From younger practitioners, “How do I gain the experience necessary to have the credibility needed to do meaningful work in the field of crisis management?”
This is an update of my posting on this topic on November 14, 2013. Please see the new # 1, provided by Fred Aubin, CD MCGI, CEO & Founder of Strategic Red Team Consulting, Ottawa, Canada. Thank you, Fred.
There are a lot of places to get experience, and experience in the real world of crisis is essential to have credibility and opportunity in the field. Crisis Management is the currently the most sought-after area of public relations practice; colleges are even offering degrees in crisis management, which is a mystifying since very specific and powerful real life experience is a prerequisite to practice. My suggestions follow those of Fred Aubin’s in #1:
1. “Depending on one’s social beliefs and personal capabilities, joining the military, police services, fire services (any first responder org really), International Red Cross, or UN High Commission for Refugees, etc., are good places to gain necessary experience and credibility points in crisis management.”
3. America’s Blood Centers, which provide blood to about 50% of America’s communities, also likely have programs in which volunteers can be a part of the mix and learn about this facet of medical and emergency experience.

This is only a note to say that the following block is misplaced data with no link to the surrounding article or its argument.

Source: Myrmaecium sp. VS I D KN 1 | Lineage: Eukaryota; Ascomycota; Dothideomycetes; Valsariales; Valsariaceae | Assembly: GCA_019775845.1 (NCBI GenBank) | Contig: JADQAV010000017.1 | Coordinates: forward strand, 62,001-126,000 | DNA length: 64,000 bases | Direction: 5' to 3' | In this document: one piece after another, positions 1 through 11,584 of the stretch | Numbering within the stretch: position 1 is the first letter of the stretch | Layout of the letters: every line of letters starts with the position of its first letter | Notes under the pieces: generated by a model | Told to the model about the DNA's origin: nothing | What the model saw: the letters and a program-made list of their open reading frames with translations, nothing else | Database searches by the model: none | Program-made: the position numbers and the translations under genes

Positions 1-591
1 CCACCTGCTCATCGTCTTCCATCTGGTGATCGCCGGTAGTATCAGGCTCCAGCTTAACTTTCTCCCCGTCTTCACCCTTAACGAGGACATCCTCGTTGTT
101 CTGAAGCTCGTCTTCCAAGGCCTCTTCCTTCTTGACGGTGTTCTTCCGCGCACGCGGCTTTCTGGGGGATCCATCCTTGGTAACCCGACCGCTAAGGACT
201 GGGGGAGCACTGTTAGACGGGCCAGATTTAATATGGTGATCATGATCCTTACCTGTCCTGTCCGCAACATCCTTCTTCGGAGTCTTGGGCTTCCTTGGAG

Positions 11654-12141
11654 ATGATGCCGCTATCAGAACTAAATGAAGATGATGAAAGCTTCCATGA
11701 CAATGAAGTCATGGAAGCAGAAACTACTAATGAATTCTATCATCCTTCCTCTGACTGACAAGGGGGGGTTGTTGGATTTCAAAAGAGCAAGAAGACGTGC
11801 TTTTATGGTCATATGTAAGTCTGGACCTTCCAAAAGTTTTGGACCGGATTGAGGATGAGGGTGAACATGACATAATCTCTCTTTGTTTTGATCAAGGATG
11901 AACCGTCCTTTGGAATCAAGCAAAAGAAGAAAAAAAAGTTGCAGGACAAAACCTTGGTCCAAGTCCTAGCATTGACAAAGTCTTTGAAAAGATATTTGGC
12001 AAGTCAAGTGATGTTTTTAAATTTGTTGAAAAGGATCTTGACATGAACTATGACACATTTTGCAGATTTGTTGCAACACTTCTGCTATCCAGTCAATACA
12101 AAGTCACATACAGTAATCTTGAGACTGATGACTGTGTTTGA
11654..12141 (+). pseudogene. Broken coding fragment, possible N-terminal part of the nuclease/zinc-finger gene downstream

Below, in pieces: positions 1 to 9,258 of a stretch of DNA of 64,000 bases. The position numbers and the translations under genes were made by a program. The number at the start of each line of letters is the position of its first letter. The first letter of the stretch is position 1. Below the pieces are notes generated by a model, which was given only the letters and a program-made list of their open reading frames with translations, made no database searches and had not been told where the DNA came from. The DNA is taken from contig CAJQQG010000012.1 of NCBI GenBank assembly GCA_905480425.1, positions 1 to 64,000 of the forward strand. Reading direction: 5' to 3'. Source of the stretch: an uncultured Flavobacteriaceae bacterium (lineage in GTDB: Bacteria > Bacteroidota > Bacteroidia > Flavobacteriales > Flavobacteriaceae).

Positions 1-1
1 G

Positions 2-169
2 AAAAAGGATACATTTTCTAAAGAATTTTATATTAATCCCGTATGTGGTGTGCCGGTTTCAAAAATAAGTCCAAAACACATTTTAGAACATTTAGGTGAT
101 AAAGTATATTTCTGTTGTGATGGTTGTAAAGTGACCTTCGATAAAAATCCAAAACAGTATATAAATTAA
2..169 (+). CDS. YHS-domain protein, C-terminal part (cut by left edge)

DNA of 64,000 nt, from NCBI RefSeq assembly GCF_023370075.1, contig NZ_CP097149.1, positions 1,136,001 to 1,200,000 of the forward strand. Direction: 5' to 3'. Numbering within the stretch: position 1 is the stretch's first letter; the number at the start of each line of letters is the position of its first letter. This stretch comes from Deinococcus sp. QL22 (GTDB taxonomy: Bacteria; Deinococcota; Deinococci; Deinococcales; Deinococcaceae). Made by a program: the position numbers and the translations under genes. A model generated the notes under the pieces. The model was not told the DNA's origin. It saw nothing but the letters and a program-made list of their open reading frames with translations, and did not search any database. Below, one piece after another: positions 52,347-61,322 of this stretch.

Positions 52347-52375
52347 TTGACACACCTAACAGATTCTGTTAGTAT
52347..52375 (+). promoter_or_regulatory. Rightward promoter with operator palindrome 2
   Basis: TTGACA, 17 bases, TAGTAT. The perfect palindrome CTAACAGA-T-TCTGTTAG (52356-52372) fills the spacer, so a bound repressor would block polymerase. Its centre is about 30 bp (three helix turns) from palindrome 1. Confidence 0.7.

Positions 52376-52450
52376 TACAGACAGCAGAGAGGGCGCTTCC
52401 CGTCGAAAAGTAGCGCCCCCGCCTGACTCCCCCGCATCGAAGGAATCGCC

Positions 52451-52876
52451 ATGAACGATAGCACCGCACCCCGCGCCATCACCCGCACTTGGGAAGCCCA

5. Your local emergency planning committee or commission. Every community in the United States has an LEPC. They spend a great deal of time planning for community emergencies, coordinating the activities of public and private agencies, and are always in need of volunteers for hands-on experience and to be an active part of the LEPC process.
6. Take an EMT training course – better yet, get certified as an EMT. The most powerful missing ingredient in crisis experience – at any level – is being with, helping, and understanding the victim dimension of crisis.
8. The Security Department in your own company. It’s kind of a long-shot, but when disasters occur in companies, chances are the security operation has lots of influence, and key responsibilities. Check it out and see what they might be able to help you do on a voluntary basis to gain some experience on this very interesting and important facet of crisis response.
9. Police and fire auxiliaries in your community, or perhaps a larger one nearby, are always seeking volunteers for a wide variety of tasks in what is generally a really interesting and friendly learning and teaching environment.
James E. Lukaszewski, ABC, Fellow IABC; APR, Fellow PRSA, BEPS Emeritus
If you have questions, or would like to dive more deeply into the subject of this blog, you can reach me 24/7 at firstname.lastname@example.org; 203-948-7029 (voicemail, email, text). I look forward, as a friend and colleague, to helping you achieve the objectives you’ve set for yourself for having a happier, more influential, successful and meaningful career.
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